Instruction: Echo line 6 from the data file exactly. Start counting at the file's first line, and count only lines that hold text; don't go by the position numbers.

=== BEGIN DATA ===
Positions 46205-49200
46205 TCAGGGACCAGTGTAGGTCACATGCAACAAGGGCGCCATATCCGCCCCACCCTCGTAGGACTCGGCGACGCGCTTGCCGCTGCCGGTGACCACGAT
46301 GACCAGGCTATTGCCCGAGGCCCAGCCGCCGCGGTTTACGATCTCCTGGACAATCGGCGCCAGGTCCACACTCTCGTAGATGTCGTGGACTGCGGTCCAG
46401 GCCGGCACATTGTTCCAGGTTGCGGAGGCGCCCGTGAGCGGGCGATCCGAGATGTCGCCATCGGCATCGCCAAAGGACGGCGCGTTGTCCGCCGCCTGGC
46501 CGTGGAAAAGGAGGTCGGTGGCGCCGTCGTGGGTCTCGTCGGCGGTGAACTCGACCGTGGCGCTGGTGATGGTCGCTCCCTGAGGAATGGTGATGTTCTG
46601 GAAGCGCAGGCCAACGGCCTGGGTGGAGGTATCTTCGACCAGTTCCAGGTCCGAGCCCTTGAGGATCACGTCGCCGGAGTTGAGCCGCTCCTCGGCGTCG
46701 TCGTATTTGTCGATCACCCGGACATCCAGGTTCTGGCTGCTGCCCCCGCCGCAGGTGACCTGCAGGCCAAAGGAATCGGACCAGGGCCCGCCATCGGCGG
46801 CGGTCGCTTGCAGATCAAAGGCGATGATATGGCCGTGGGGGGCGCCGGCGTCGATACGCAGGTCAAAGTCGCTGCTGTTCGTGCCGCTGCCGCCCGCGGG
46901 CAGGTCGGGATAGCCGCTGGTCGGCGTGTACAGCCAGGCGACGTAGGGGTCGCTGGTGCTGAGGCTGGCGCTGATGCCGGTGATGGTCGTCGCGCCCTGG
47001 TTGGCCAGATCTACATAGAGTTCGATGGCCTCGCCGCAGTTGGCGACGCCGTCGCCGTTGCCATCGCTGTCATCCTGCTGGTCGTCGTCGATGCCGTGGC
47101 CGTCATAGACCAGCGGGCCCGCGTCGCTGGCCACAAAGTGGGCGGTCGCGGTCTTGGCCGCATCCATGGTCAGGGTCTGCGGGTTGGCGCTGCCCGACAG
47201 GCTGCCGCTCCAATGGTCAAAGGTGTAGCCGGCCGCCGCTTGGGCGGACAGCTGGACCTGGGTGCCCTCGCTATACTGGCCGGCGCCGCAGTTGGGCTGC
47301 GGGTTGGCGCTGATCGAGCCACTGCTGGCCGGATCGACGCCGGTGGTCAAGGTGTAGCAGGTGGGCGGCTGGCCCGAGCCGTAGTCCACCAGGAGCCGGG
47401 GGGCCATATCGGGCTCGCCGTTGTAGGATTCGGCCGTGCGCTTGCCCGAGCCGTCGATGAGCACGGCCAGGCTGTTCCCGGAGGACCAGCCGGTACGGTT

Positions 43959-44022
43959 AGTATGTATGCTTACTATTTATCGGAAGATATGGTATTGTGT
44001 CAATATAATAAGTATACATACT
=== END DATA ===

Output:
46601 GAAGCGCAGGCCAACGGCCTGGGTGGAGGTATCTTCGACCAGTTCCAGGTCCGAGCCCTTGAGGATCACGTCGCCGGAGTTGAGCCGCTCCTCGGCGTCG